Malian/French & Kenyan/German music collaborations featured in YouTube!

Recommended by Sohrab Saadat Ladjevardi

Ogoya Nengo & Sven Kacirek perform Dear Anastasia

Ogoya Nengo: vocal
Sven Kacirek: music
Agnieszka Krzeminska: video

Track from the album The Kenya Sessions (Pingipung/Kompakt, Release date: February 21, 2011)
More Information: and

Excerps from tnterview with Sven Kacirek about the project at the audiovoltaics digital music culture:

The dream became reality in Spring 2009. “We made two journeys, one to the Lake Victoria, another one to the east coast of Kenya”, Sven says, “and we found two completely different cultures and musical traditions. The east is deeply influenced by Islam, which let to a kind of oriental music with lots of flutes. The music in the area of Lake Victoria is very different on the contrary. Finding these two different cultures made the whole project extremely interesting.”

To keep records of the idea and the travel, Kacirek was accompanied by Digital Media designer Agnieszka Krzeminska, who shot the videos of the recording sessions and also developed a website for the project. Both found what they were looking for initially: “The further you go away from the big cities like Nairobi and Mombasa, the more traditional the music gets, and we were able to experience a music culture which is getting more and more forgotten even in Africa”, Sven explains.

A Different Beat
The initial idea of the trained drummer and percussionist was to primarily record vocals and chants while being in Kenya. But his plans were changed by reality: “The traditional musicians usually do not separate their singing from their instruments and couldn’t even imagine doing so. Someone playing the Nyatiti, a guitar-like African instrument, always sings above the melody he plays. If you’d ask him to play his instrument only, he just wouldn’t see the point in doing so”, Kacirek laughs.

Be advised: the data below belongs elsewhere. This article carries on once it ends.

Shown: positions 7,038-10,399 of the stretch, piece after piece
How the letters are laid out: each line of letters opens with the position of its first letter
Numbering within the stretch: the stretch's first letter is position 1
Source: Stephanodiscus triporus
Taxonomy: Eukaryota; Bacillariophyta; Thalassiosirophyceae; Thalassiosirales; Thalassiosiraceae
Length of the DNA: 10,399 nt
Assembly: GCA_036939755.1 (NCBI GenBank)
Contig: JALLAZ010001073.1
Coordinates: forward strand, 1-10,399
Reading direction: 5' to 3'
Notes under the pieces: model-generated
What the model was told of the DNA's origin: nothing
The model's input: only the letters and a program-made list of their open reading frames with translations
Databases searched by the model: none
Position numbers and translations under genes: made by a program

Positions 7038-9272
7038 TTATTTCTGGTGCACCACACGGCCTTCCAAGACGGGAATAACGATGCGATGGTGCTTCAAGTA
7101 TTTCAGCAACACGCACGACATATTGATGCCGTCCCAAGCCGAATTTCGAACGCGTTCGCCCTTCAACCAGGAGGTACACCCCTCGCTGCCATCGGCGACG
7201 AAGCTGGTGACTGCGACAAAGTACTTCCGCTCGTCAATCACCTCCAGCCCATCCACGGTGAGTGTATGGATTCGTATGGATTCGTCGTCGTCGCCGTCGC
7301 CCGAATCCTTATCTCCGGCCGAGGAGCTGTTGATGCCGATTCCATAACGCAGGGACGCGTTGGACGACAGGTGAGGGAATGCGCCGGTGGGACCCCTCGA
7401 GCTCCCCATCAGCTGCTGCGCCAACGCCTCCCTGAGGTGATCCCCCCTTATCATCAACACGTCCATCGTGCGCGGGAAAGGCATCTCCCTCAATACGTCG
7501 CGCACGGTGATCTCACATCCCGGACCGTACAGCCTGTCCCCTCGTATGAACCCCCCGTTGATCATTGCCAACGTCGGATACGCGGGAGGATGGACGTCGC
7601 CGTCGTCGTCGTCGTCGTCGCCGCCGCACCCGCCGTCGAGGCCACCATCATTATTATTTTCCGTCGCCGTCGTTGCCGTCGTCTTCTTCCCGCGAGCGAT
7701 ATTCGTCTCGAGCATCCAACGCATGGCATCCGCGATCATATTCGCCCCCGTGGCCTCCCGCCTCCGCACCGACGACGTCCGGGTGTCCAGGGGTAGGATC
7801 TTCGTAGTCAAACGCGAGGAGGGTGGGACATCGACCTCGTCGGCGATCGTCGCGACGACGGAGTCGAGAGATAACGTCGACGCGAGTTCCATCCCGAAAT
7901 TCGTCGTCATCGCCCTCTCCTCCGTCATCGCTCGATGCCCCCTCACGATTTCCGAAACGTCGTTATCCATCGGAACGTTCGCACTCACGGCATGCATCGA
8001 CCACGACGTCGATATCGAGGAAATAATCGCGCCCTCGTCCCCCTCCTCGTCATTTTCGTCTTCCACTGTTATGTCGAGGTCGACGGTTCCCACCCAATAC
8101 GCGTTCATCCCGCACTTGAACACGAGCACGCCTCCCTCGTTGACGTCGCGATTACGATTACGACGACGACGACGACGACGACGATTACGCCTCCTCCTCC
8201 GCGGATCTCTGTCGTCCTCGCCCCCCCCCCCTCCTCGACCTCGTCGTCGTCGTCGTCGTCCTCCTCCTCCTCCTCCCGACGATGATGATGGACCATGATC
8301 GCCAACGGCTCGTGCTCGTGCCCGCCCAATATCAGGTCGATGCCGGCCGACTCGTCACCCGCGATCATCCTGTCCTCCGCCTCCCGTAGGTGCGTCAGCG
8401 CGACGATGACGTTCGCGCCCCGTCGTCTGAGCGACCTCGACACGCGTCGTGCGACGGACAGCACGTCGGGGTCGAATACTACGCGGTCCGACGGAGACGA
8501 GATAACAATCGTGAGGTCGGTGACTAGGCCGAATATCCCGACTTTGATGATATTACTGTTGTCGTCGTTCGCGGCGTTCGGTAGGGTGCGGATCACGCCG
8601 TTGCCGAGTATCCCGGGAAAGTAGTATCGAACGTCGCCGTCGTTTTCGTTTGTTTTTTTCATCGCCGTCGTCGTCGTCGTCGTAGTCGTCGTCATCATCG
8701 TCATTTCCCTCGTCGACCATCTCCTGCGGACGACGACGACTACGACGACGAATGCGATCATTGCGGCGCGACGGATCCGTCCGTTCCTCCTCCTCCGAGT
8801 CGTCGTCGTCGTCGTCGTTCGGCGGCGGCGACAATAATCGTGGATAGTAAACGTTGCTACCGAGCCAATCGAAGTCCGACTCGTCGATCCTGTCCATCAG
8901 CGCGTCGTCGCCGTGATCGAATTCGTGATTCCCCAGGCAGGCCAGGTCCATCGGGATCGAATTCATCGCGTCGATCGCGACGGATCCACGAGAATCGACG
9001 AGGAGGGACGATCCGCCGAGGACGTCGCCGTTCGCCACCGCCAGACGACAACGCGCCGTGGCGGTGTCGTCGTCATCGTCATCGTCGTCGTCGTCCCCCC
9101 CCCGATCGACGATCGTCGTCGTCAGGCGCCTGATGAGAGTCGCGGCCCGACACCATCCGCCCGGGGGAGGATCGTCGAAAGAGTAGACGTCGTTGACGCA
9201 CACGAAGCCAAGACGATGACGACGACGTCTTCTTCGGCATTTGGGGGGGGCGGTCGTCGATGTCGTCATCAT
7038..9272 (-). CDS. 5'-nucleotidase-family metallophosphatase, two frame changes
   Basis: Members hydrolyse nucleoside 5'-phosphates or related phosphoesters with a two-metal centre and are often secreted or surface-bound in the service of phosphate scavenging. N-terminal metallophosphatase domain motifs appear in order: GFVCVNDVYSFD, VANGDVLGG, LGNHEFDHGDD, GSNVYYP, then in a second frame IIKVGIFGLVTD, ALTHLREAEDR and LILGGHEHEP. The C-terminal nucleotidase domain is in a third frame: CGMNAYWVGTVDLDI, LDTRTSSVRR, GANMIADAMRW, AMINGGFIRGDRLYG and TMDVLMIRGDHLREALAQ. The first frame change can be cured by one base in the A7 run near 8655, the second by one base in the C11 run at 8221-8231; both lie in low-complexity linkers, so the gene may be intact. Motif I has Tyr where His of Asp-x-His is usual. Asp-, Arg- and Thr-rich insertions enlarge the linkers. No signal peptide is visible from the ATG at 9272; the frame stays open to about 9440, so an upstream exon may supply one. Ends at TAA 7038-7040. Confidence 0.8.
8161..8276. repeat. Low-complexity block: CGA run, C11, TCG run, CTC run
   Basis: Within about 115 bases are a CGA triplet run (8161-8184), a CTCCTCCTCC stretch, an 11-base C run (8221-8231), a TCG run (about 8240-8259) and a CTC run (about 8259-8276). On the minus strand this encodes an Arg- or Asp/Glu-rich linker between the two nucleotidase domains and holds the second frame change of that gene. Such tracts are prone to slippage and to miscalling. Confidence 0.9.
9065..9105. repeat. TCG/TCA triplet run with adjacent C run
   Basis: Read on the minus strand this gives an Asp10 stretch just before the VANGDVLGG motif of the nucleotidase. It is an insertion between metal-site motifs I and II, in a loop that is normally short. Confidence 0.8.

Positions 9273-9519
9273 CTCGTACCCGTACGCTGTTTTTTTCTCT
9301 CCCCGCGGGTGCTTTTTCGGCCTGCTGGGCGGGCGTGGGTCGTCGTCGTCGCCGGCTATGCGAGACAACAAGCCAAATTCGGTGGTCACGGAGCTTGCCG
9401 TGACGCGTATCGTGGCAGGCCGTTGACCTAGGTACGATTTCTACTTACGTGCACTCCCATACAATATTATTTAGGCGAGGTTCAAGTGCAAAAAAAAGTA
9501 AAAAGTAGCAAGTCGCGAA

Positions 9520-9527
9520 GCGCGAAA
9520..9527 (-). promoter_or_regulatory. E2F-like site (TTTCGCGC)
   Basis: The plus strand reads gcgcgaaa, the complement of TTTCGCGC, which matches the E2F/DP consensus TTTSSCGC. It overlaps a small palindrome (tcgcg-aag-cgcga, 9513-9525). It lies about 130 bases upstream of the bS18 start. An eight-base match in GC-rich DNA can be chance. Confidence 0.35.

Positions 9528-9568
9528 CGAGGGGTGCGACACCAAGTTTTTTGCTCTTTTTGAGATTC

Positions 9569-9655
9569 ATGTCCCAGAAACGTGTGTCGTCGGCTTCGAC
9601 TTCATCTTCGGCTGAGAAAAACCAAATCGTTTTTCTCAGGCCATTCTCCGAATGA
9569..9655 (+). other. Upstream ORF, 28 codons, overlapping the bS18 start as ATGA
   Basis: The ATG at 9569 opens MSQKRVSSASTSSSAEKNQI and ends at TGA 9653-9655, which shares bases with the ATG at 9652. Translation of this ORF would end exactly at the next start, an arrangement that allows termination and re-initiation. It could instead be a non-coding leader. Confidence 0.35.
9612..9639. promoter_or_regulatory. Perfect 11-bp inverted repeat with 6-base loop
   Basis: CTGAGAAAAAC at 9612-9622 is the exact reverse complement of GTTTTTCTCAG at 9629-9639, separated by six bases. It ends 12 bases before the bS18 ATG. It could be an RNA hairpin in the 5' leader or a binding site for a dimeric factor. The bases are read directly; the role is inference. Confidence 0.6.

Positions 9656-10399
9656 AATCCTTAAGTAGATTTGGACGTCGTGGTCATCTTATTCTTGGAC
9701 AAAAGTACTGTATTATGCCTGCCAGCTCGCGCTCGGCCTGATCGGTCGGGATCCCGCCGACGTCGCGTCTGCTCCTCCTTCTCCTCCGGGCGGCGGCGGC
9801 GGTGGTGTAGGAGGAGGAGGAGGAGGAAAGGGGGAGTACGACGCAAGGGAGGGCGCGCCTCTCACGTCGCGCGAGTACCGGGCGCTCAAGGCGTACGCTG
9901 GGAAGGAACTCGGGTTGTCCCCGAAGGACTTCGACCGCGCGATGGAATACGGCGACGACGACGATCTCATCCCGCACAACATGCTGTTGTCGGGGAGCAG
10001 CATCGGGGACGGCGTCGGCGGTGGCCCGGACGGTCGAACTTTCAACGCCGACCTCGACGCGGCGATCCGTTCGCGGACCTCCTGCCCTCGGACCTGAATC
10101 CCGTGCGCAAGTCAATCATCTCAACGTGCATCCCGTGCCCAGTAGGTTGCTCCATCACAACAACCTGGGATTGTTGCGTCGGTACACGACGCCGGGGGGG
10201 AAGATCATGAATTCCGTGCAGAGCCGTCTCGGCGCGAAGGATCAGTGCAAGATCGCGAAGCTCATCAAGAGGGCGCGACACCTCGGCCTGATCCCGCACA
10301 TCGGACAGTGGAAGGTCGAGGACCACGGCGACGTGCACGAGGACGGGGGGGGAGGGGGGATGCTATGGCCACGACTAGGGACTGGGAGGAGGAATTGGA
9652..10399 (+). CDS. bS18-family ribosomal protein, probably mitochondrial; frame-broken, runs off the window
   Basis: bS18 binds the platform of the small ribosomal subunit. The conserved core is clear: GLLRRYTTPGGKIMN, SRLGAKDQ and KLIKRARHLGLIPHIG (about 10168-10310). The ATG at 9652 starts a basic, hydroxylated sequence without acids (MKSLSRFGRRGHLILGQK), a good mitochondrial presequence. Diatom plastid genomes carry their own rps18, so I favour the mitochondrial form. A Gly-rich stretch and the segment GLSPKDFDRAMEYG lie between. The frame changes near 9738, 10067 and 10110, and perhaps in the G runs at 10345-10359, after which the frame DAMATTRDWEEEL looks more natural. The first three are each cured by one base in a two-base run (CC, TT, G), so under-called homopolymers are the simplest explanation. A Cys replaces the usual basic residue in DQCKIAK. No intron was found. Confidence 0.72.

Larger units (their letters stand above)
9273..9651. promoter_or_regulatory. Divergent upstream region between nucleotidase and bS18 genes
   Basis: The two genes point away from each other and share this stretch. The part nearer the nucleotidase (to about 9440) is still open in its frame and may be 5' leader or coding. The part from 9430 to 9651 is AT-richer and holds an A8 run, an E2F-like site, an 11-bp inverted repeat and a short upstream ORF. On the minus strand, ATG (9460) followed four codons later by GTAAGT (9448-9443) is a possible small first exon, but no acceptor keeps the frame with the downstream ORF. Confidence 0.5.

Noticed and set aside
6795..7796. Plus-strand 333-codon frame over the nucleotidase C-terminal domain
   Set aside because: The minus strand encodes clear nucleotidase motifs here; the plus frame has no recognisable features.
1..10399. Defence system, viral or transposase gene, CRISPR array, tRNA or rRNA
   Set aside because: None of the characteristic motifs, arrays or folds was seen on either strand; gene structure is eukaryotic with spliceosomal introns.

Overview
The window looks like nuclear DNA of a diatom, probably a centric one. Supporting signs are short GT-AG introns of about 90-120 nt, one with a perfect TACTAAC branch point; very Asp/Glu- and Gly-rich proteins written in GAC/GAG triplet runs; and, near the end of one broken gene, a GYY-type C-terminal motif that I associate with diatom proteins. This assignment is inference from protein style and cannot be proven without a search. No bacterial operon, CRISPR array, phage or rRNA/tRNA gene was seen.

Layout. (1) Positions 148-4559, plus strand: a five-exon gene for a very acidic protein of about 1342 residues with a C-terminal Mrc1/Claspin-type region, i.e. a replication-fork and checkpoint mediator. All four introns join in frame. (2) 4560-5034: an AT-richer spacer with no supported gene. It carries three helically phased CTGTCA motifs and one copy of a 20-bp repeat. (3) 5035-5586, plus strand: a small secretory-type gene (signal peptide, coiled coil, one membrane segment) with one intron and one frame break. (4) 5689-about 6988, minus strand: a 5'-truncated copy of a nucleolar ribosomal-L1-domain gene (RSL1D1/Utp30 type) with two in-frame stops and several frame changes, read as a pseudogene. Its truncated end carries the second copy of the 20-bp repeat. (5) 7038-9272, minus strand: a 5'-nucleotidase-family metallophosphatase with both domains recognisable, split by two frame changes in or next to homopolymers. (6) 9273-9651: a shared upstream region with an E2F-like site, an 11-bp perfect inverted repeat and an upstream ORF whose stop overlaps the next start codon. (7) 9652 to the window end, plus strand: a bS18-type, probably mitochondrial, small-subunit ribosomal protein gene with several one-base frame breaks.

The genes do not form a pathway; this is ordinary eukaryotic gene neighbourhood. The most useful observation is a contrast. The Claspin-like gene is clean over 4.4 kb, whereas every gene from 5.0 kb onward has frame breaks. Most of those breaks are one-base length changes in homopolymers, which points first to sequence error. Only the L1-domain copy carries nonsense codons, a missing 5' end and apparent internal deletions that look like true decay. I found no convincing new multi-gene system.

Ballake Sissoko & Vincent Segal play Mama FC

Cellos on the Niger, koras on the Seine: chamber music discovers unexpected strains of African lyricism and European Funk. 

When kora-player Ballaké Sissoko approached French cellist Vincent Ségal after a show, Ségal never suspected that he’d find himself several years later on the banks of the Niger, digging into African music’s introspective side with a virtuosic Malian bard. He never imagined that the curious duo would discover striking similarities in their music and lives, creating a free space for cross-cultural creativity based on deep commonalities.

“We’re the same age,” Ségal notes, explaining the wide swath of common ground the two unlikely collaborators share. “We have the same kind of family, a son and daughter. We have the same way of life, playing these quiet instruments passionately. I’ve spent time with many musicians – from Sting to avant guitarist Marc Ribot – but it’s not the same as it is with Ballaké.”Chamber Music (Six Degrees Records; January 11, 2011), recorded in the subdued atmosphere of Salif Keita’s Mouffou Studio on the Niger River in Bamako, Mali, has a natural flow, yet brims with the subtlety of two masterful artists working in warm concert.

Sissoko learned the deep-rooted poetry and music of the djeli (Bambara for “griot”) from his father and grandfather, taking on the traditional role of historian, praise singer, and bard. Yet even before befriending Ségal, Sissoko reveled in innovation. He pursued challenging collaborations with blues greats (Taj Mahal) and Italian minimalist composers (Ludovico Einaudi, with whom he performed at the Festival in the Desert in 2008). 

Along the same lines, Ségal was rigorously trained as a classical cellist-he’s a former player with the Orchestra Nationale de France-as a musician destined for a technically demanding role in Europe’s art tradition. Yet an influential early teacher encouraged him to pursue his fascination with African, Latin, and rock sounds, and to dig into other music outside the narrow confine of classical. He’s now frequently seen brandishing a funky electric cello as part of the trip-hop project, Bumcello, or laying down tracks for everyone from Cesaria Evora to Blackalicious.  

They also turned to local musicians to add other musical elements, including stirring vocals: as a tribute to Sissoko’s late singer friend Kader Berry, they worked with the broadly talented Malian-born, Ivorian-based singer Awa Sangho (“Regret”).